Everything is both familiar and fresh. I arrived late last night and stayed in the Centro Histórico, or, as my friend Trudy Mercadal dubs it in her blog, the centro histérico (I don't think that needs much translation). I have not spent much time there: a punk concert here, a documentary screening there, protesting in front of the Congress, that sort of thing. It's dense, with muted colors, and walls heavily marked with graffiti -- both tags, brightly painted murals, and then a lot of political graffiti, most of which seems to originate with a group called HIJOS Guatemala, a group that is trying to keep alive the historical memory of the genocide. They often plaster the walls with 8-1/2 x 11 flyers, each with a photograph, name and brief information about someone who was killed or disappeared in the war.
There are lots of bookstores, including some specializing in used volumes; a number of small shops that advertise "we buy gold" and that also sell jewelry. The streets are narrow and crowded, with narrow sidewalks and, like in the older parts of Havana, the houses are built right on the sidewalk, not set back at all (with a few exceptions) so it feels perhaps even denser than it is. The colors are all dim and grimy and faded. And at the same time it houses much of the underground, bohemian and alternative cultural scenes.
This morning I went down the street from the hotel to a lovely old café, Café Leon, with its high ceilings, large curved wooden counters, its doors perpetually open to the street. I watched the servers painstakingly decorating the cakes that would be sold throughout the day, and the other patrons, who seemed to be mostly middle-aged and upper-middle-class, at least at that hour. And then spent a frustrating 3/4 of an hour trying to turn dollars into quetzales. Last time I used my debit card mostly and had very little US currency with me, and occasionally went to the U.S. Embassy to cash checks (only when I needed a lot of cash, like to buy my cars, or when I happened to be in Guatemala anyway). But since my card was hacked, and I lost $600 in the process (my bank in the U.S. doesn't have very good fraud protection, and they didn't do anything for me), I decided I would use cash this trip. Travelers' checks take too long and especially in Quiché, not all banks changed them (at least not in the past). I did have occasion to change cash, a few times in Antigua and a few times in Chinique, at the only bank in town, which was Banrural. So I assumed it would be fairly easy -- just a bit more bureaucratic than taking out money from an ATM, since you have to fill out a form.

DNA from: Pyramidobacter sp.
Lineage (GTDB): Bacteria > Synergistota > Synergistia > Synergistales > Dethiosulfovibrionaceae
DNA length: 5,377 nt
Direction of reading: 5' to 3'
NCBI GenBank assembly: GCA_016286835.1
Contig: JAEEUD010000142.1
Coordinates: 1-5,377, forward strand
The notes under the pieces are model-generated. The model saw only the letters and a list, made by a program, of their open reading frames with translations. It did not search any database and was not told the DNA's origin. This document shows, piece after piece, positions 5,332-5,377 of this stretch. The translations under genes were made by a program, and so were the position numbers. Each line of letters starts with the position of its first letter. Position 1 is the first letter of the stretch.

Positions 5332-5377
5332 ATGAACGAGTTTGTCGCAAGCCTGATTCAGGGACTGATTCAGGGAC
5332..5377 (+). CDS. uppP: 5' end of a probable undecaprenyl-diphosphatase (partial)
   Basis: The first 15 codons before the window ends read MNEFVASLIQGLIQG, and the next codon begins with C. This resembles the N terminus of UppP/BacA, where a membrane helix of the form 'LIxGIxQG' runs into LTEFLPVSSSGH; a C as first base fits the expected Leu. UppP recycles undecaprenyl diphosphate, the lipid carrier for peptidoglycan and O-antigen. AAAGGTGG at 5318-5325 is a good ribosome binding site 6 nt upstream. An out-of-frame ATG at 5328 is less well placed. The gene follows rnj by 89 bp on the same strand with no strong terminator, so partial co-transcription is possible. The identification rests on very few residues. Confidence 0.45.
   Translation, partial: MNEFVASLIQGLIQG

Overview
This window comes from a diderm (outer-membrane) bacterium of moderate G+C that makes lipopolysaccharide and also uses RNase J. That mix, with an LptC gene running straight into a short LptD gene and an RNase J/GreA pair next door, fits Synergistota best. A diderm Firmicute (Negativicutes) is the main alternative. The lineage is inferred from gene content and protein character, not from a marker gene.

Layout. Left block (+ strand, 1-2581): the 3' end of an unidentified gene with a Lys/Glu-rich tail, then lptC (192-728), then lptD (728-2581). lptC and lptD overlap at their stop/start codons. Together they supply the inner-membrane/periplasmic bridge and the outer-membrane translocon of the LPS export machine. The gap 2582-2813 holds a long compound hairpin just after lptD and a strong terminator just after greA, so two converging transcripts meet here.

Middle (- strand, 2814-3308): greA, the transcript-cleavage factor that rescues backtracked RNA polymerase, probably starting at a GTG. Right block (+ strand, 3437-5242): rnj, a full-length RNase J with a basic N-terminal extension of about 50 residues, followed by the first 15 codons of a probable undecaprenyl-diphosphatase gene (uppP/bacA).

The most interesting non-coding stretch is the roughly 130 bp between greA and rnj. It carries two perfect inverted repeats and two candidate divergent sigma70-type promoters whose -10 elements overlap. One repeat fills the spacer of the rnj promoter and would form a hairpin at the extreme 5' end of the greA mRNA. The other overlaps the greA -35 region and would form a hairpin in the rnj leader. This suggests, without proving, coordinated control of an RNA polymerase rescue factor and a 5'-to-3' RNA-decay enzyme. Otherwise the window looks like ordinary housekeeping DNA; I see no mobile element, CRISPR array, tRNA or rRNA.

I went to the first bank I found, Bantrab (banco de los trabajadores: workers' bank) and then told me that they only changed money for people who had accounts. They suggested I try the Banco Industrial around the corner. So I took off, and had the same experience. I went back to the hotel and the clerk said yes, the banks are like that now, they are very strict and they will only change money for people who have accounts. It seemed to me to go against the interest in attracting tourists: how are tourists supposed to change money? He told me there were money changers on the street but when I queried more, it seemed like their rates weren't that good. But then he suggested trying Banco GT, and finally I was able to get some cash (I'd had a few hundred quetzales with me, but I'd had to buy food, pay for a hotel and bus fare for Catarino, and with gas prices very high, it would cost me at least Q600 to fill up the gas tank of the car).